The best course of action to take sometimes isn't clear until you've listed and considered ALL of your alternatives. The following paragraphs should help clue you in to what changes the experts think are significant when trying to control the pain of Arthritis..
Arthritis is one of the most prevalent health problems facing today's aging population.
The most common form of arthritis is osteoarthritis, which usually strikes weight-bearing joints such as the ankles, knees and hips. Pain is caused by the gradual breakdown of cartilage, the soft "padding" material that cushions the joints.
About 85% of adults who reach the age of 85 will have osteoarthritis--unless they take a proactive approach to prevent it.
Exercise is very important. But what about diet?
For a long time, doctors doubted there could be any link between diet and osteoarthritis. They saw the disease as a natural result of wear and tear on the joints, something inevitable as we age.
But new research is making them reconsider that idea.
It now appears that nutrition plays a vital role in helping to prevent or ease the effects of osteoarthritis. One key element is vitamin C.
Vitamin C is a powerful antioxidant, and may protect the joints from the damaging effects of free radicals (unstable molecules that can cause joint inflammation).
Recent research is showing that vitamin C can help prevent bone loss and cartilage inadequacies associated with aging. Specifically, when your joint has cartilage that needs to be repaired, vitamin C is needed for such repairs. It helps to keep your cartilage "young".
The information about Arthritis presented here will do one of two things: either it will reinforce what you know about Arthritis or it will teach you something new. Both are good outcomes.
According to Dr. Timothy McAlindon of the Boston University School of Medicine, "Vitamin C may also help generate collagen, which enhances the body's ability to repair damage to the cartilage."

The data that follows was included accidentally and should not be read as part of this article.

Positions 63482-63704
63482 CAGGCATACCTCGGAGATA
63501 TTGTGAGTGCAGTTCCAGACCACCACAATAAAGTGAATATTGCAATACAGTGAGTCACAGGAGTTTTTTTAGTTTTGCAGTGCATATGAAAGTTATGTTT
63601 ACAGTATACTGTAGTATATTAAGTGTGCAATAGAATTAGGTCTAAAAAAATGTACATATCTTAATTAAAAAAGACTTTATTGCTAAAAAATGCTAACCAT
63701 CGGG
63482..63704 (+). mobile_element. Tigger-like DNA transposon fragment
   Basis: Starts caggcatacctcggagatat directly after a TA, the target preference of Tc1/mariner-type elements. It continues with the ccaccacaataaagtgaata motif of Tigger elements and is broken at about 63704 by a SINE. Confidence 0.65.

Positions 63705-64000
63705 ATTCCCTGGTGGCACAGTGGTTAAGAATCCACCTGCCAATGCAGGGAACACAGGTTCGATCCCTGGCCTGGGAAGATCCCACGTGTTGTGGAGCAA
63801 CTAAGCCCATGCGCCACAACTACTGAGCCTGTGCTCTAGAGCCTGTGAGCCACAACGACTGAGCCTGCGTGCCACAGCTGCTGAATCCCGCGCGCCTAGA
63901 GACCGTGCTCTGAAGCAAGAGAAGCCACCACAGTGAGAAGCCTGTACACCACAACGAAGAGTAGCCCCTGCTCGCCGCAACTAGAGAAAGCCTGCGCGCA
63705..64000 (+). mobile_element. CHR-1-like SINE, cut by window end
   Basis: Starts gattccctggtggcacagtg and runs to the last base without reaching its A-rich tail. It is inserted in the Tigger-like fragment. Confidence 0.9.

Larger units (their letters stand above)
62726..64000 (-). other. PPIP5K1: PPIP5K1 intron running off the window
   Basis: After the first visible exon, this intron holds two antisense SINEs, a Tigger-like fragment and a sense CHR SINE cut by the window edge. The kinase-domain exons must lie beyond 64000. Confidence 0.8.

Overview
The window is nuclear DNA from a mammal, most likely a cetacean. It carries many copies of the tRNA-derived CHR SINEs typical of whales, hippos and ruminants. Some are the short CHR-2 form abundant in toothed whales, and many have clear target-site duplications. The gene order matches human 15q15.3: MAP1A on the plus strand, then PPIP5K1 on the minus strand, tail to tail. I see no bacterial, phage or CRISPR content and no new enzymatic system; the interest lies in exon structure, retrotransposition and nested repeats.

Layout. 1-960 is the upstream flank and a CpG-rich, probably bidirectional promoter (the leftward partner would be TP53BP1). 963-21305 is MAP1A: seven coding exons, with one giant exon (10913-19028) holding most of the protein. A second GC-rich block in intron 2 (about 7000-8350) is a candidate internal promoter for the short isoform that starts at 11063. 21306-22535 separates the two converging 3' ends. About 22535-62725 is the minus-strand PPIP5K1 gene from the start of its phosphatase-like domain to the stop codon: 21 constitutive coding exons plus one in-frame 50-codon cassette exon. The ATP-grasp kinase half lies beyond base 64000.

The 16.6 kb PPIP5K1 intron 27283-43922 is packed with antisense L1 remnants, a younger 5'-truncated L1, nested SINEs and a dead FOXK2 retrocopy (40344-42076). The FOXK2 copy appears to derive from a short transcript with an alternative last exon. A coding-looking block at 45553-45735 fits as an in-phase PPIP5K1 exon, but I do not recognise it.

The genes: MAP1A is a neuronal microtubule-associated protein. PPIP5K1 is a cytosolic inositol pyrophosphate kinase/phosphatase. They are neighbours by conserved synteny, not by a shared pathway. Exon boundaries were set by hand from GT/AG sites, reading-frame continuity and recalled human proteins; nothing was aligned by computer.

When scientists at the Boston University School of Medicine studied the eating habits of people with osteoarthritis of the knee, they found that those getting the most vitamin C--more than 200 milligrams a day--were three times less likely to have the disease get worse than those who got the least vitamin C (less than 120 milligrams a day).
Dr. McAlindon recommends that people get a least 120 milligrams of vitamin C every day. "That's the amount in a couple of oranges," he says.
Dr. Michael F. Roizen and Dr. Mehmet C. Oz, co-authors of "You: The Owner's Manual", recommend even more. "Shoot for 1200 milligrams of vitamin C a day--spread between your diet and supplements throughout the day."
Be careful not to overdo it. Some data suggest that more than 2,500 milligrams a day can have the opposite effect and actually increase the risk of osteoarthritis.
Dr. Eve Campanelli, a holistic family practitioner in Beverly Hills, CA, recommends black cherry juice. She advises her patients to drink two glasses, twice a day, of four ounces of the juice diluted with four ounces of water.
Other fruits and vegetables rich in vitamin C include oranges, cantaloupe, broccoli, strawberries, peppers and cranberry juice.
A healthy diet, rich in fruits and vegetables, has been recommended by nutritionists for years. Now there's another reason to pay attention--it can help your joints to stay young!
Hopefully the sections above have contributed to your understanding of Arthritis. Share your new understanding about Arthritis with others. They'll thank you for it.